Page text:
I wanted to just touch on a little bit more on that topic - and I think it's extremely important - you just raised about involvement or inclusion of this decentralized healthcare model. How would you take this further to ensure that we also have insights into real world data beyond the clinical study, beyond the clinical trial? And alternatively, do you see a way for any at home technology to be used to reinvent how clinical studies are done? Or are there novel insights that may be available to researchers by employing those technologies that maybe researchers just haven't been able to get otherwise? I think I touched on some of this, but just to be a little bit more specific, with just telemedicine capabilities right now, we're able to engage with patients on the onset of any sort of concern about infection that can enable early enrollment in this virtual enrollment capability - recruitment and enrollment of patients. And the second piece is, with any clinical study, we don't just want to understand the patient at time zero, it's also some time period down the road, whether it's the benefit of the therapeutic or breakthrough infections occurring from a vaccine. That requires longitudinal engagement with the patient.
It's difficult for patients, sometimes, to keep coming back to the same clinical site. If we have technologies to provide information on the patient's health status at home, then they wouldn't have to keep traveling back to these sites, so that could be telemedicine versus a wearable physiological monitor just measuring vital signs. There are also technologies that can draw blood at home. I think we're moving in that direction where many of the lab-based requirements that were needed for clinical studies are shifting to the home and that can be leveraged to make these types of studies feasible. So I'm glad you mentioned real #NAME? out a funding opportunity announcement in the Alzheimer's disease and Alzheimer's disease- related dementia space on using real-world data platform to facilitate that kind of work that you were just talking about, and capitalizing on existing databases and forming public- private partnerships in order to have access to data that would otherwise not be available for helping to support those kinds of initiatives, whether it's helping caregivers or people with dementia themselves utilizing these existing data that are there for harvesting, but are just not available currently.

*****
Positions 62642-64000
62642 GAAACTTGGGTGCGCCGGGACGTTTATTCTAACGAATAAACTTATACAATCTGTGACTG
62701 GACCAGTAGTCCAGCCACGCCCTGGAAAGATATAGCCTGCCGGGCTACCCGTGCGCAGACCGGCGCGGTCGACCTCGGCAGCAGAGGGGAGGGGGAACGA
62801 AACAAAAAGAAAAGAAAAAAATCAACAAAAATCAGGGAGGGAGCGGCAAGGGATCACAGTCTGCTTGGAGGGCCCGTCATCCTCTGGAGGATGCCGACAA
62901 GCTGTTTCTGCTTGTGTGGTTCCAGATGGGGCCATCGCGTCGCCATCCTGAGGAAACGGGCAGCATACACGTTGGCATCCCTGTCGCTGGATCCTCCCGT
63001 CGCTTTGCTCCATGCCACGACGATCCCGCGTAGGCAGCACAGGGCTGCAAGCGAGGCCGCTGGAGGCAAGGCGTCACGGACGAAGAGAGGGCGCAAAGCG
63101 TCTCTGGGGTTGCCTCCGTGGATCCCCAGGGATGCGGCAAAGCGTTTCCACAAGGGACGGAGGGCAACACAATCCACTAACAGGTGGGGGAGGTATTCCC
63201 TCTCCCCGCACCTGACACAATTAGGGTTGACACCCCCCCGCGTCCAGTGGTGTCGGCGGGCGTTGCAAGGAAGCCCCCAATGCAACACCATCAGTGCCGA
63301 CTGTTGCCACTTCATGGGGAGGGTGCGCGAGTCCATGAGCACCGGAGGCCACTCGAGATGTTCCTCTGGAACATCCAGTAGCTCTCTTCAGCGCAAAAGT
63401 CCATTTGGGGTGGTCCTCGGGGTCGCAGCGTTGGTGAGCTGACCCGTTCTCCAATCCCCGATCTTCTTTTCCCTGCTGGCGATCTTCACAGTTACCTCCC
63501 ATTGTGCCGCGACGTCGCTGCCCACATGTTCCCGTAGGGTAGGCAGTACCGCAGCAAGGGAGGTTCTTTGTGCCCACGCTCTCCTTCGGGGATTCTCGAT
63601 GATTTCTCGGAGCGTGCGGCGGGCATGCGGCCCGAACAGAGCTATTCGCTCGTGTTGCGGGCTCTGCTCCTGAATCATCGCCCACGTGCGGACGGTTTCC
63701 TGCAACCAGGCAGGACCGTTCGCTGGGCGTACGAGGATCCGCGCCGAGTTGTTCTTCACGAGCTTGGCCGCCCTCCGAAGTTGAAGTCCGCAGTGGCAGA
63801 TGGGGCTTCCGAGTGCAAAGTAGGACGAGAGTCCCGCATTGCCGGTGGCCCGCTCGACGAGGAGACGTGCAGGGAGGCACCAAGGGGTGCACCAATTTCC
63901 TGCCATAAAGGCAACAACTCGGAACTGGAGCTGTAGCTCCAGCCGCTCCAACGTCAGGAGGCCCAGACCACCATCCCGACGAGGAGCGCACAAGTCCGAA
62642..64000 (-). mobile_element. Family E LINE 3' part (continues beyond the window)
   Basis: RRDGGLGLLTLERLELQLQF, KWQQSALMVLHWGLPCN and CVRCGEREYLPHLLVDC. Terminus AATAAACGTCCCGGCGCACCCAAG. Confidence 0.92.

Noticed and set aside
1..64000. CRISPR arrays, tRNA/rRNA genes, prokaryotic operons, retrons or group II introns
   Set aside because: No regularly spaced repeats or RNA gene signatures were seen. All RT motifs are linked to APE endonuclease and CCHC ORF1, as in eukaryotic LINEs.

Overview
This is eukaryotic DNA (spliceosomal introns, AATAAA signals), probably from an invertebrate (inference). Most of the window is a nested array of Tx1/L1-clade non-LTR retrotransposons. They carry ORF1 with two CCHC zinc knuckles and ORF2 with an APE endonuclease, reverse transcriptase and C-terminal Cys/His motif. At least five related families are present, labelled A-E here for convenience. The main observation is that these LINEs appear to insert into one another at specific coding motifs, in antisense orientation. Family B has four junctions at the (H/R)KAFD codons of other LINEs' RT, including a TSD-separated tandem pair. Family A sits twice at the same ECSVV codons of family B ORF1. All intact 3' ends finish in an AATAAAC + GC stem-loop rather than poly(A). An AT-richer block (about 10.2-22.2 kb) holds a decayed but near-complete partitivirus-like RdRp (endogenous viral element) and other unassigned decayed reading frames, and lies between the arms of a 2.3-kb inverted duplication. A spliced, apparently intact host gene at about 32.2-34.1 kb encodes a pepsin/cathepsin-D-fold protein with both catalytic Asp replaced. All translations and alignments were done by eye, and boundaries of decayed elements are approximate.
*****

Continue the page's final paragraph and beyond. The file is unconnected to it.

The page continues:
So I think that the idea of accessing real world data is important and it fits right into this idea of promoting health at home, and it also ties in with a talk earlier today on the use of artificial intelligence to put together, and analyze data - the huge amounts of data - to help us better understand the circumstances that influence people living healthfully at home. And there are some resources available through various agencies, but we have something called the A2 Collective which is a set of institutions that focus on artificial intelligence and machine learning, and they have resources for businesses and other to avail themselves of in terms of developing and utilizing AI for promoting health, in a nutshell. So real world data is huge, and I think combined with some of the tools that are coming into existence or already exist, has great potential for answering many of these questions. Thanks.